Because this isn’t really a remake (or even an adaptation) of the original, I’m not going to bother laying out the ways in which this series is or isn’t like the 1994 movie by the same name that launched 1,000 swoons for Hugh Grant. Though, while young Hugh Grant is quite lovely, my favorite character has always been Mr. Beebe, who was actually Mr. Beebe in A Room With a View and Gareth in Four Weddings and a Funeral, but he will always Mr. Beebe first and foremost in my heart.
Anyway, what was I talking about? Oh, right, the current series Four Weddings and a Funeral, which was pleasant enough.
The series, which was created by Mindy Kaling and Mark Wharburton who previously collaborated on the Mindy Project (another show I sort-of liked some of the time), is centered on a group of American college friends, most of whom, after spending a transformative semester there, have settled in London. Maya (Nathalie Emmanuel, who I understand was maybe a big deal in Game of Thrones) is the only one to have stayed in America, where she works as a political speech writer and is having an affair with her married boss. When that romance eventually explodes in a public way, she decides to move to London. Ainsley (Rebecca Rittenhouse) is an interior designer, who mostly lives off the largess of her apparently incredibly wealthy parents (her mother is played, briefly, by Andie McDowell). She lives in a richly decorated multi-story row house in Notting Hill (of course), which must cost millions of pounds, right?!? Someone educate me on this, please!
Craig (Brandon Mychal Smith, who I always wish there were more of on You’re the Worst) is an investment banker with Goldman Sachs (but somehow is also a nice guy) and a long-time commitment-phobe, who has recently moved in with his girlfriend, Zara (Sophia La Porta). Duffy (John Reynolds) is a Latin teacher at an expensive boys’ school and wannabe novelist who (of course) has aspirations of being published in the New Yorker. What is it with unpublished sad sack white male characters always managing to get something published in the New Yorker? Never mind. We all know the answer to that. (It rhymes with white privilege.)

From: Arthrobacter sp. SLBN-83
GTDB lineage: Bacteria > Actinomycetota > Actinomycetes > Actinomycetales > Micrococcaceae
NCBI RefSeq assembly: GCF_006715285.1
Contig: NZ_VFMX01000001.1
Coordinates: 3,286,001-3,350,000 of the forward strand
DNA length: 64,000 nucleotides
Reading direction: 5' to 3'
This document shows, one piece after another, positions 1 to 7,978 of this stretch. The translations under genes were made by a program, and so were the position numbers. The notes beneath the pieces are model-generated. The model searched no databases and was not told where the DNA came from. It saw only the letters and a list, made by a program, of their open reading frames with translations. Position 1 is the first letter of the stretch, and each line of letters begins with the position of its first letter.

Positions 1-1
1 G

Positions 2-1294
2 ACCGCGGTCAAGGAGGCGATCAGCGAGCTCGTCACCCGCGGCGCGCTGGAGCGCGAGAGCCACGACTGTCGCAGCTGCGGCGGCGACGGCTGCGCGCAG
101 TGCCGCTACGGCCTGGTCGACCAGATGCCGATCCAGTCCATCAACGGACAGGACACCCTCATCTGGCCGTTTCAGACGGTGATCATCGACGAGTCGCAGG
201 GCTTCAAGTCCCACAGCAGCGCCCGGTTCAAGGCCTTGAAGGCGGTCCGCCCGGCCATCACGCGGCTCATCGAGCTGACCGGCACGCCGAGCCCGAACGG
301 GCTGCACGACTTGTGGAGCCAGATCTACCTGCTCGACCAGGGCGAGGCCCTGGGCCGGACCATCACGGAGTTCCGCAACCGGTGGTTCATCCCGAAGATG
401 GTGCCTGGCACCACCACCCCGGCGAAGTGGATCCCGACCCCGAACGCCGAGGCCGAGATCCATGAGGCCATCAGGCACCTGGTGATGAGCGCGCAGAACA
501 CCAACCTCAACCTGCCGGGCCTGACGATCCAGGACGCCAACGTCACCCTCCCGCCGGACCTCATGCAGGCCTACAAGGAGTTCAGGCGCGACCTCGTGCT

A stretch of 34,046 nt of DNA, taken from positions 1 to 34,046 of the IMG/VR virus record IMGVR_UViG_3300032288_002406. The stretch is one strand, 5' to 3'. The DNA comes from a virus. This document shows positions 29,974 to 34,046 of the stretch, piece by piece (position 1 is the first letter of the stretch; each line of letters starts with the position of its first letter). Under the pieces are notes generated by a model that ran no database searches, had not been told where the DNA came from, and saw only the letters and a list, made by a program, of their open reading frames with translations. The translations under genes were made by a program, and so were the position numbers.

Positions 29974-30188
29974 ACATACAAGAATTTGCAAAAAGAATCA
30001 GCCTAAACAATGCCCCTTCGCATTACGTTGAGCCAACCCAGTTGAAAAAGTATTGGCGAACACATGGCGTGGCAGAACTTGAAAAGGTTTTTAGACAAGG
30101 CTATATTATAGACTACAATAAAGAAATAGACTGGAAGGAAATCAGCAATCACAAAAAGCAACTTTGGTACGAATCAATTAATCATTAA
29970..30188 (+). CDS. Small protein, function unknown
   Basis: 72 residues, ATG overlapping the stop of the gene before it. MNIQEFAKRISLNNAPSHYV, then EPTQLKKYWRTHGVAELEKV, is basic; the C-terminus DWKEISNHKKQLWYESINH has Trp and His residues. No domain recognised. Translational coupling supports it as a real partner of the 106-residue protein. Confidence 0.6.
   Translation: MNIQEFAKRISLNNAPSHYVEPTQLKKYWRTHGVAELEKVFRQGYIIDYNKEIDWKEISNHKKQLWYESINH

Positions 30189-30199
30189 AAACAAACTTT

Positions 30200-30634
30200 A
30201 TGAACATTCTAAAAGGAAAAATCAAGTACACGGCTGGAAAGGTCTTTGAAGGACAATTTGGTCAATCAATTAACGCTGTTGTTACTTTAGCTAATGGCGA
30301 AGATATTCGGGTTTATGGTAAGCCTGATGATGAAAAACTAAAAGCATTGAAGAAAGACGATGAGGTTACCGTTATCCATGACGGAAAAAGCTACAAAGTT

When Maya first arrives in London and accidentally grabs the wrong bag from the luggage carousel, she meets Kash (Nikesh Patel, whose bone structure and yearning for a forbidden lover I also enjoyed in Indian Summers), an investment banker who just happens to be visiting his airport-employed father.
While searching for her bag in a giant warehouse, Maya and Kash have instant banter and chemistry, tell each other deep secrets, bond over their dead mothers, and spar about the merits of the movie Mamma Mia. BUT! What Maya doesn’t know is that Kash is also Aisnley’s fiancé! Can you believe it?!? What I have a hard time believing is that Maya had never seen a picture of Kash. Throughout the show there are multiple references to Instagram where, presumably, Ainsley would have posted many, many pictures of Kash and his Genetically Blessed Face™. Plus, I text my friends pictures of basically every boring thing in my life. You can be damn sure I would send them photos of that man, even if he wasn’t my fiancé. (In fact, I’m pretty sure I DID text them a photo or two of him while watching the series.) Maybe Maya has undisclosed face blindness? Anyway, this encounter launches the romantic entanglements—several of which I felt were a little forced or underdeveloped—that play out over several years in the ten episode (though it really could have been eight, or even six) series.